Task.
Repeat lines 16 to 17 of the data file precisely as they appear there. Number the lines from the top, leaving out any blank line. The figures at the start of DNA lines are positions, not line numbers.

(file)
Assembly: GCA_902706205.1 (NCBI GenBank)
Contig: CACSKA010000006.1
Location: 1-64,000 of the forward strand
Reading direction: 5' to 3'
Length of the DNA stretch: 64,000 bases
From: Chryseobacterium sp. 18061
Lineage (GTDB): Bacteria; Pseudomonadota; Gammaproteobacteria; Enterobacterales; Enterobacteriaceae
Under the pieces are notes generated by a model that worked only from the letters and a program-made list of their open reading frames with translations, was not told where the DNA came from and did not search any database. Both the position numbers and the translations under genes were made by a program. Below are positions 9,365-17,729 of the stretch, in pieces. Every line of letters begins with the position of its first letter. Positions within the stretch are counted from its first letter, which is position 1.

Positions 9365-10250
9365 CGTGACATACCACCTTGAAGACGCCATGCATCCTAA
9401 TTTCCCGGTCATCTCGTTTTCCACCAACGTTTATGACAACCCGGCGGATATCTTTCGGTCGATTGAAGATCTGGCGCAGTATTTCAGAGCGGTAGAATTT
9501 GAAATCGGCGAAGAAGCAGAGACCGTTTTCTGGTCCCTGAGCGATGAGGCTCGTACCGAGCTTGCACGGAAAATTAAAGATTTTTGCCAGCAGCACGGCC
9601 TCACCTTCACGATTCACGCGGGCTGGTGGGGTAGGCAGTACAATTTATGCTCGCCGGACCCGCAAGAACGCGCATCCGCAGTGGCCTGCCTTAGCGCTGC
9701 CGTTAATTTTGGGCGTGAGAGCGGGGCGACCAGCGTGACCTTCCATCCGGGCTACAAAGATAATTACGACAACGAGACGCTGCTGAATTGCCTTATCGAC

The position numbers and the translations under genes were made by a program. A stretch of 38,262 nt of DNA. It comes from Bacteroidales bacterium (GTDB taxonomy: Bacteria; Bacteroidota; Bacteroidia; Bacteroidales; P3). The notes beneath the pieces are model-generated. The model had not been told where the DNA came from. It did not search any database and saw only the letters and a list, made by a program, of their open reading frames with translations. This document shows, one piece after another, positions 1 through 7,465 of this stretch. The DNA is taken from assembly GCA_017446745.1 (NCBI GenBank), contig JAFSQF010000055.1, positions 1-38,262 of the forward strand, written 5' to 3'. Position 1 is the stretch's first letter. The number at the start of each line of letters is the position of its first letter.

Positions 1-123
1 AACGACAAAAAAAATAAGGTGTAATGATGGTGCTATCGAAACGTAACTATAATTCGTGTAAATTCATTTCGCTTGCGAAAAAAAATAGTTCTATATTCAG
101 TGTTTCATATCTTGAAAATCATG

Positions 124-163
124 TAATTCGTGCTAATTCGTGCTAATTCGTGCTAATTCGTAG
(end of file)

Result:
Positions 1-123
1 AACGACAAAAAAAATAAGGTGTAATGATGGTGCTATCGAAACGTAACTATAATTCGTGTAAATTCATTTCGCTTGCGAAAAAAAATAGTTCTATATTCAG